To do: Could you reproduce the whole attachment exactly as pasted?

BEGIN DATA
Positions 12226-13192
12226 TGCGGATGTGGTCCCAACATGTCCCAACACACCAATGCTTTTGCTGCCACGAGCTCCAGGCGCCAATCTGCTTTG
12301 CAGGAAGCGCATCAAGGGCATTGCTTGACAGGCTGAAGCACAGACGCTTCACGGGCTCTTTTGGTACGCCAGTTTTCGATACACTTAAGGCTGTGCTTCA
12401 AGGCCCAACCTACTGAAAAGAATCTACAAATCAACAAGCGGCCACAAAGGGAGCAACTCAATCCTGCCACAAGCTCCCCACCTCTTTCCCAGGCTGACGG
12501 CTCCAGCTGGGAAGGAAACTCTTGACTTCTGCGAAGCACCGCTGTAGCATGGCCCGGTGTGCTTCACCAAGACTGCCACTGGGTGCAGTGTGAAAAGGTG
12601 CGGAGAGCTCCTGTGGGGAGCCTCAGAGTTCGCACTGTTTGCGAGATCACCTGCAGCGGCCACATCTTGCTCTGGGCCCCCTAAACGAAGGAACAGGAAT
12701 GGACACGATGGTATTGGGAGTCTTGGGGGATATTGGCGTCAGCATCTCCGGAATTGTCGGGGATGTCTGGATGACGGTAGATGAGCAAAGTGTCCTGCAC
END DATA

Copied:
Positions 12226-13192
12226 TGCGGATGTGGTCCCAACATGTCCCAACACACCAATGCTTTTGCTGCCACGAGCTCCAGGCGCCAATCTGCTTTG
12301 CAGGAAGCGCATCAAGGGCATTGCTTGACAGGCTGAAGCACAGACGCTTCACGGGCTCTTTTGGTACGCCAGTTTTCGATACACTTAAGGCTGTGCTTCA
12401 AGGCCCAACCTACTGAAAAGAATCTACAAATCAACAAGCGGCCACAAAGGGAGCAACTCAATCCTGCCACAAGCTCCCCACCTCTTTCCCAGGCTGACGG
12501 CTCCAGCTGGGAAGGAAACTCTTGACTTCTGCGAAGCACCGCTGTAGCATGGCCCGGTGTGCTTCACCAAGACTGCCACTGGGTGCAGTGTGAAAAGGTG
12601 CGGAGAGCTCCTGTGGGGAGCCTCAGAGTTCGCACTGTTTGCGAGATCACCTGCAGCGGCCACATCTTGCTCTGGGCCCCCTAAACGAAGGAACAGGAAT
12701 GGACACGATGGTATTGGGAGTCTTGGGGGATATTGGCGTCAGCATCTCCGGAATTGTCGGGGATGTCTGGATGACGGTAGATGAGCAAAGTGTCCTGCAC